After Spring Valley: Making Schools Safe and Supportive
Resource type: News
Tasha Tucker, Associate Programme Executive, Racial Equity at The Atlantic Philanthropies. |
As a native of South Carolina, I watched with complete horror and sadness the viral video of a young black girl at Spring Valley High School thrown from her desk by a police officer. This shocking display of force and aggression does not belong in a classroom, where students should be supported and nurtured, and, at the very least, safe from harm. This overly-punitive atmosphere however, is common in our schools, especially in the South, where discipline policies are implemented in a way that disproportionately target students of color and school environments perpetuate exclusionary tactics. In South Carolina, for example, black students comprised 60% of suspensions and 62% of expulsions during the 2011-2012 school year, though they make up only 36% of students in the state. Nationally, black students are suspended and expelled at a rate three times greater than white students. On average, 5% of white students are suspended, compared to 16% of black students.
The result of such disproportionate discipline is that the classroom for black students—particularly black girls like the student at Spring Valley— is not a space for learning. It’s a space for punishment and anxiety. As my colleague Kavitha Mediratta noted earlier this year, our classrooms are reinforcing racial and gender stereotypes, telling black girls that they are “’loud, defiant and precocious’ and in need of ‘social correction.’” While boys receive more than two out of three suspensions, black girls are suspended at higher rates (12%) than girls of any other race or ethnicity and most boys.
Before the incident made headlines, I’d already heard of Spring Valley High School. A few of my friends went there, and I also spent time on the campus, cheering on my sister and her track team at SC State Track meets. According to the School Digger, a site that measures educational factors such as test scores and student/teacher ratio, Spring Valley is ranked 47th of all high schools in South Carolina. The racial demographics of the school African American (50.8%), White (34.1%), Hispanic (6.8%), and Asian (6.2%). To be honest, I was astonished that this incident took place in such a well-integrated environment. The incident demonstrates that even today, 61 years after Brown vs. the Board of Education that our schools have not yet grappled with the complexities of integration. It’s clear that students experience school in different ways based on their background. We know that the student attacked by the police officer is in foster care, and was described by her classmate, Niya Kenny, as someone who was alone. Niya said, “I know this girl don’t got nobody and I couldn’t believe this was happening.” Often in schools, poverty and race intersect to create academic, social and emotional barriers for students and make them vulnerable to overly punitive discipline and push out.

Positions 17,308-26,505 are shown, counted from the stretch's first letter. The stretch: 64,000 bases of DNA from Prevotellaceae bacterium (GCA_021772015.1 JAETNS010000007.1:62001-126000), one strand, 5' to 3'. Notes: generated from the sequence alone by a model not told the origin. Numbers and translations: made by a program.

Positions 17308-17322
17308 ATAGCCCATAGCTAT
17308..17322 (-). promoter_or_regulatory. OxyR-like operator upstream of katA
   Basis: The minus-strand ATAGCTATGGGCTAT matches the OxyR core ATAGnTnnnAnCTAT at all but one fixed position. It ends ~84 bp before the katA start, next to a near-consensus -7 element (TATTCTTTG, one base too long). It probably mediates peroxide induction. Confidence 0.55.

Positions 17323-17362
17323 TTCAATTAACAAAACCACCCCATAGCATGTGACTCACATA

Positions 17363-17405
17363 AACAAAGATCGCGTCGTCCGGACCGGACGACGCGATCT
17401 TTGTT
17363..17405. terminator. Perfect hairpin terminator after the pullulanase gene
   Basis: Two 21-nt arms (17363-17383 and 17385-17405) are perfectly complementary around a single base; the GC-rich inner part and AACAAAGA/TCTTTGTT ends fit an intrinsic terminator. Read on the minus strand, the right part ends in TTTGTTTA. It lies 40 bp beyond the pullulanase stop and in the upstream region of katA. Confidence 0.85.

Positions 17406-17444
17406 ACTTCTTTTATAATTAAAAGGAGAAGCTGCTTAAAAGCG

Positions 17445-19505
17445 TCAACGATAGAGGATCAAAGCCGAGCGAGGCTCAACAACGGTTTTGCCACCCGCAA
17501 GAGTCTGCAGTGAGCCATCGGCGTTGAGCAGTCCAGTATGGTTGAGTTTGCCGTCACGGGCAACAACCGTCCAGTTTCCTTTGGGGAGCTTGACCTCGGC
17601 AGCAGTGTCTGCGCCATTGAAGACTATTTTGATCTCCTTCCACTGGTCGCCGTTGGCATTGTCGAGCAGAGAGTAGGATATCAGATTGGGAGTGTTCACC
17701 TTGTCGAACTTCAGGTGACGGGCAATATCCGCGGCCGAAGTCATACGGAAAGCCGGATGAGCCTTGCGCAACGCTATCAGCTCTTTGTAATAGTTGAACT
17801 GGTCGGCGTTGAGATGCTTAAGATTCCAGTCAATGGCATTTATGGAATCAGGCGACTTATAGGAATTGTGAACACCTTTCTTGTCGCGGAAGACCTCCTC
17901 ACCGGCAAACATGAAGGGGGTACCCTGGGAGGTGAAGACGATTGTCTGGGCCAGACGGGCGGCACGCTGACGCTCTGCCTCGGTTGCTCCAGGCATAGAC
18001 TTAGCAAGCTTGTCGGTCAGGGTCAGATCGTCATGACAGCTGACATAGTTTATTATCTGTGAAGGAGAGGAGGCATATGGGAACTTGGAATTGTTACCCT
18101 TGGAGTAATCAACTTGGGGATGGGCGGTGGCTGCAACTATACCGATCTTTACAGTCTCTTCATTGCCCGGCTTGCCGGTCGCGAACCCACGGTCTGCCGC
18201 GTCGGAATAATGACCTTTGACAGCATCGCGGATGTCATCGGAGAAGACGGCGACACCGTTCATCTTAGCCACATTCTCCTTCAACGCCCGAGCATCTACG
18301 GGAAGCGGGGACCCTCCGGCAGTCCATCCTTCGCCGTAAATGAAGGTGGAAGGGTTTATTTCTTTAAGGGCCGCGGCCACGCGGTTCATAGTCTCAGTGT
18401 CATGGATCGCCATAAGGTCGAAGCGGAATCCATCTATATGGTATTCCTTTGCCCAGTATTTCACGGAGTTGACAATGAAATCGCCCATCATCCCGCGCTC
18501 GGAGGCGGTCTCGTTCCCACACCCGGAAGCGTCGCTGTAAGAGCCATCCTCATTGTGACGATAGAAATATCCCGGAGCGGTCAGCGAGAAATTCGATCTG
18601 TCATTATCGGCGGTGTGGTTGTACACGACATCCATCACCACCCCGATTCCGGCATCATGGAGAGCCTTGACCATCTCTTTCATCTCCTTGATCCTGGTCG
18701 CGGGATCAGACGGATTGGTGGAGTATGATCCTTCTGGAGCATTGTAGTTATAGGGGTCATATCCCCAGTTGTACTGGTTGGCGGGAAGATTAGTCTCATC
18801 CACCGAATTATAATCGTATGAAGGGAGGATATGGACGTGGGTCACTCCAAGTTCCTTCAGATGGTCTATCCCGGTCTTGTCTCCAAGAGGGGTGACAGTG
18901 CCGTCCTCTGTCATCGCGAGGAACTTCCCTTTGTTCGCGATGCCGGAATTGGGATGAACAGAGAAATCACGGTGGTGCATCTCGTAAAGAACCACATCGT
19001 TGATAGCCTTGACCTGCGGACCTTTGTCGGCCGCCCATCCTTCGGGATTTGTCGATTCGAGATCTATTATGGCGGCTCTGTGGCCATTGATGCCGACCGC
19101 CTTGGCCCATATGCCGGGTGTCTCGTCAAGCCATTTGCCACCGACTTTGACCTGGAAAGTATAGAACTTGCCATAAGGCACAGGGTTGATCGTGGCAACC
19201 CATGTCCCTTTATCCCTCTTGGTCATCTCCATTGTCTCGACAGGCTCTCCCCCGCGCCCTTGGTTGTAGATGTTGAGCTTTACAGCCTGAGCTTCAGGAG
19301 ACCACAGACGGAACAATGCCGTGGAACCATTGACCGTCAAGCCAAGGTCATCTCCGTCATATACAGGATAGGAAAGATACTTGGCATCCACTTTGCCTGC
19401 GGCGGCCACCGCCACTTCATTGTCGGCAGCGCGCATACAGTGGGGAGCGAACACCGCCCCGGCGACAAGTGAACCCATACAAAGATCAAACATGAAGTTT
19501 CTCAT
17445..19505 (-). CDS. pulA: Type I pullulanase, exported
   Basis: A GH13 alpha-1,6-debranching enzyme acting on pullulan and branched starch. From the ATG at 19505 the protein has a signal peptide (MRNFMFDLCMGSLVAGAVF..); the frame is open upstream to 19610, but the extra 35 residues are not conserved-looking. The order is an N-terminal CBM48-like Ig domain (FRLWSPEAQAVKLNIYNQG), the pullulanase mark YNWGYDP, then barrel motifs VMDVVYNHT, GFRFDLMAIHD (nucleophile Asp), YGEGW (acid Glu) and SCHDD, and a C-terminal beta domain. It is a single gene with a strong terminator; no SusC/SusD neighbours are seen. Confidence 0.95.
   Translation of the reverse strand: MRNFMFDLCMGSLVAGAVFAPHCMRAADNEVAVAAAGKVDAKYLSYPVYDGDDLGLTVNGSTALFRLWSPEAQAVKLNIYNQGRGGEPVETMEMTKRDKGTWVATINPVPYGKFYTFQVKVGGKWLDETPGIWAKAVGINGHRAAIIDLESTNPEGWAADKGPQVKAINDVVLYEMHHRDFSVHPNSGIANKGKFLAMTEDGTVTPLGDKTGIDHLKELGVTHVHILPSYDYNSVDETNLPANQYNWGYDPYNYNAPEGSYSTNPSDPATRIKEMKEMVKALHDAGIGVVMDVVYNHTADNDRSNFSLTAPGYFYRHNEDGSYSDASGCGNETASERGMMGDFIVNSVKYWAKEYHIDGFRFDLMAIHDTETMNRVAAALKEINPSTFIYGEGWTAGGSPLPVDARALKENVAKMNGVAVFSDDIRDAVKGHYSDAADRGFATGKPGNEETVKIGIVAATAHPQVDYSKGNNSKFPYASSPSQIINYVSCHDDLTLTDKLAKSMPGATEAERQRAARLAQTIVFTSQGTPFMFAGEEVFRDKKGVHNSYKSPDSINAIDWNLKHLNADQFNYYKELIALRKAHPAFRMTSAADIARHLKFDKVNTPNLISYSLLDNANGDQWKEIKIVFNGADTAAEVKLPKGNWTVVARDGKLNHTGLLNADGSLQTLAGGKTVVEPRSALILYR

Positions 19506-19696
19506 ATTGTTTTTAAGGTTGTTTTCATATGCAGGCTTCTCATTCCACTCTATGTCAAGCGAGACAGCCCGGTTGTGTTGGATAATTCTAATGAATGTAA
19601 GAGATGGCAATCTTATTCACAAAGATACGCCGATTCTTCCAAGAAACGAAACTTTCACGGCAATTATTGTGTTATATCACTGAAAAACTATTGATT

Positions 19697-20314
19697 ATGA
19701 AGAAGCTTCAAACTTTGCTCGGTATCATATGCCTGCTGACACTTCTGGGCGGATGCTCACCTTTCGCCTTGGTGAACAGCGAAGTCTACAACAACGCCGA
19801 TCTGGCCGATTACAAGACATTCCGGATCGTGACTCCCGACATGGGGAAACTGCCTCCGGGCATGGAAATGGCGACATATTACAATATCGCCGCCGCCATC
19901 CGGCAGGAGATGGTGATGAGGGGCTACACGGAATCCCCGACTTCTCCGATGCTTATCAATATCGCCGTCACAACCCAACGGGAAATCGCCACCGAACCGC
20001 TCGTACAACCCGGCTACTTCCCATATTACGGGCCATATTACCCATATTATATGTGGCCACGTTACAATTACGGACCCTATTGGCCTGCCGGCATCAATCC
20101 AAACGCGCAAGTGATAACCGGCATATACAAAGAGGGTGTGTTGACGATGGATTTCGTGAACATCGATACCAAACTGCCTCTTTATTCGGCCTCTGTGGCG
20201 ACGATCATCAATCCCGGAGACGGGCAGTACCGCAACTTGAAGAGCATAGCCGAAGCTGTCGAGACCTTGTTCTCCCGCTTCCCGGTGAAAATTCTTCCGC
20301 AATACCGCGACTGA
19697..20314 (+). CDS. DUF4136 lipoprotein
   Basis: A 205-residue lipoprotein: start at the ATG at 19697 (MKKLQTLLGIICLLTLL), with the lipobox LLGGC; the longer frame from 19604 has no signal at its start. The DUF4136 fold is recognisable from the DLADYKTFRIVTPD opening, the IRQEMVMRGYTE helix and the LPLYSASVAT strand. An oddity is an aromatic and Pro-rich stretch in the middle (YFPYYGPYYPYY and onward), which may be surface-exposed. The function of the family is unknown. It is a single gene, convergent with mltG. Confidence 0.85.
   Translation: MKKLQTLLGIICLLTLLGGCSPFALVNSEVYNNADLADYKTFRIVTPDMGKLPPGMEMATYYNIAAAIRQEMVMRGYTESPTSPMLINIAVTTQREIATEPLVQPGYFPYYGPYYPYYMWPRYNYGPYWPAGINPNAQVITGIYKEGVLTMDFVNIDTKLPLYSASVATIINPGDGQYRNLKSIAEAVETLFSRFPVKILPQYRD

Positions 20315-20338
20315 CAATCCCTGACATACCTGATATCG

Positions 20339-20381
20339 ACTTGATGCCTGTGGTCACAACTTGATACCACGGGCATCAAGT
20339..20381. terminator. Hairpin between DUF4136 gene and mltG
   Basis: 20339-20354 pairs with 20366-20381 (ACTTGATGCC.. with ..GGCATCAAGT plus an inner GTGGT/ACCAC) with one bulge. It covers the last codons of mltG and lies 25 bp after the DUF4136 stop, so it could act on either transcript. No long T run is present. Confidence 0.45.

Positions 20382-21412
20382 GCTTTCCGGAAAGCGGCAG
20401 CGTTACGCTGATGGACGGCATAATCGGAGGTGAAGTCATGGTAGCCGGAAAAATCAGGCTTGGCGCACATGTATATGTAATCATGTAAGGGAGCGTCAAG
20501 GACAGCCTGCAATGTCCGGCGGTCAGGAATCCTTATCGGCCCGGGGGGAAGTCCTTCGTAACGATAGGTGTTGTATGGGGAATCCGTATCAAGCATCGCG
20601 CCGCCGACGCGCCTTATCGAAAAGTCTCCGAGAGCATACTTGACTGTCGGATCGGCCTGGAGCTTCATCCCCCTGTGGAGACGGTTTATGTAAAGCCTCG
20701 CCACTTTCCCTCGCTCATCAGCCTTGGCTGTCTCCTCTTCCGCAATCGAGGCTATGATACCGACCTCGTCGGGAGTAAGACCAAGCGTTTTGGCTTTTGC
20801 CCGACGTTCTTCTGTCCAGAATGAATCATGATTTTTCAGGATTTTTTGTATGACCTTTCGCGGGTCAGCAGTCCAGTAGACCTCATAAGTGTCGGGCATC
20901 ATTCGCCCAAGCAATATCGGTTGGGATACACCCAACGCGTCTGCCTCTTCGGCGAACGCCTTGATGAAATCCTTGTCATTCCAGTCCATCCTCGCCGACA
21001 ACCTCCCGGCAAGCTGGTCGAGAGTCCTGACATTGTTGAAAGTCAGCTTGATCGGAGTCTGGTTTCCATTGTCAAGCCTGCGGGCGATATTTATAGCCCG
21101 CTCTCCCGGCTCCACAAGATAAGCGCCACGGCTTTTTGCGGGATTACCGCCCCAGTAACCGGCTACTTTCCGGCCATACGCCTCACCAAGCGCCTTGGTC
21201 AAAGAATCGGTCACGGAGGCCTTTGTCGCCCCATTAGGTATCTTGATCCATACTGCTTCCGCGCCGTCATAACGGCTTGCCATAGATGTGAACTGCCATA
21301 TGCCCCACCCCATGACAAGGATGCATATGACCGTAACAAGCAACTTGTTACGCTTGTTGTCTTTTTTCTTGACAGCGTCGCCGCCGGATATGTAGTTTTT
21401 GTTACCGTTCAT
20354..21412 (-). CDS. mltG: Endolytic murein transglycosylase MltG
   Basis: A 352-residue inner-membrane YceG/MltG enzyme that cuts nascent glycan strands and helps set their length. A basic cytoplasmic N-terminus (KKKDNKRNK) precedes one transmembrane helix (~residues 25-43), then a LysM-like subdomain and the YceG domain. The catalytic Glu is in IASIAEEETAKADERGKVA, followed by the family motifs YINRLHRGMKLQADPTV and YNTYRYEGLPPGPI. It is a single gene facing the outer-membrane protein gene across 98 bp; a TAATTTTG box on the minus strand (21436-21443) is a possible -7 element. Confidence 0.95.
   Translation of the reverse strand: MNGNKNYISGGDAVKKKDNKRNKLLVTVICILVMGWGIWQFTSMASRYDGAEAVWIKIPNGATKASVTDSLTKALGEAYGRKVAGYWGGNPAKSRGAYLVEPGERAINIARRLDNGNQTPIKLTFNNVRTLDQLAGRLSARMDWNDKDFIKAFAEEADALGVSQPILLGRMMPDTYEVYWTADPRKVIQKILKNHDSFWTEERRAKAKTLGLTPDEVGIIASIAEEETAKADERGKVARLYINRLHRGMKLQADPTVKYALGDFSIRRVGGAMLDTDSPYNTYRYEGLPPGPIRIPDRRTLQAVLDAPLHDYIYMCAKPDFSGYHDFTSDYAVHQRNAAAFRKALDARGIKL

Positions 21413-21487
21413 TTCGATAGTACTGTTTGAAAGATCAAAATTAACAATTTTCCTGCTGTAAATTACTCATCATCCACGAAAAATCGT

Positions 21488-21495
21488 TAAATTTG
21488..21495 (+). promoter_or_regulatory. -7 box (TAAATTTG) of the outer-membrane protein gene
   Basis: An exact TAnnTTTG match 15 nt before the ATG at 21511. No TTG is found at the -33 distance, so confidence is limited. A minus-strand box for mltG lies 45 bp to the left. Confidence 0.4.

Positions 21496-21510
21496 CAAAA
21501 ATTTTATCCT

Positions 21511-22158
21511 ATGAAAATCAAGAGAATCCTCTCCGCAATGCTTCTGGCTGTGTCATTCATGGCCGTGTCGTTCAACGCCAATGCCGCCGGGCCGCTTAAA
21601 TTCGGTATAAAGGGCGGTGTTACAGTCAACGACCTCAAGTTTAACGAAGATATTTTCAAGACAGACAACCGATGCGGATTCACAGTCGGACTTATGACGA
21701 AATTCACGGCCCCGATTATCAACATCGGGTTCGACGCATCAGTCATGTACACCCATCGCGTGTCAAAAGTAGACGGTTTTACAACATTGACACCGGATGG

Our schools should reinforce the values of equity and dignity, through fair policies that teach students to respect and trust in themselves, their teachers, and their classmates. A violent and unnecessary response for willful defiance doesn’t teach respect; it teaches—and perpetuates—fear. Unfortunately, these incidents are common, and the same troubling interactions between students and police officers happen in schools across the country every day.
I felt anger and despair watching a young girl dehumanized and brutalized, in a public school meant to serve and support all students. In my time at Atlantic, I’ve been fortunate to work closely with advocates and funders tirelessly fighting to reform these unjust discipline policies—and most importantly, I’ve been proud to see students of color lead the way in bringing these issues to light and successfully campaign to change unfair rules in their schools.
We’ve recently seen many school districts positively amend their school discipline policies. These are important victories for those students, their parents, and communities. But to truly move forward as a society, we need more than just changes in discipline codes. Our national history and recent past high-profile incidents have shown us the majority of Americans unconsciously perceive African American youth as older and more culpable than they are, associating them automatically with danger and criminality. These perceptions, rooted in the nation’s history of slavery and racial segregation, continue to define the relationships among youth of color, public institutions and popular culture. We have to have real conversations about race in order to identify and illuminate the biases that help perpetuate a faulty—and flawed—system.
But talking and teaching isn’t enough. We have to create school climates that are inclusive educational and social environments for all students to learn and prosper. Addressing and confronting our own personal biases and acknowledging the role of America’s racial history are important steps that we need to take as a nation and as advocates working for change. We need to look at the foundational racial inequities that leave black girls across the country feeling neglected and undervalued where they should be most encouraged and accepted.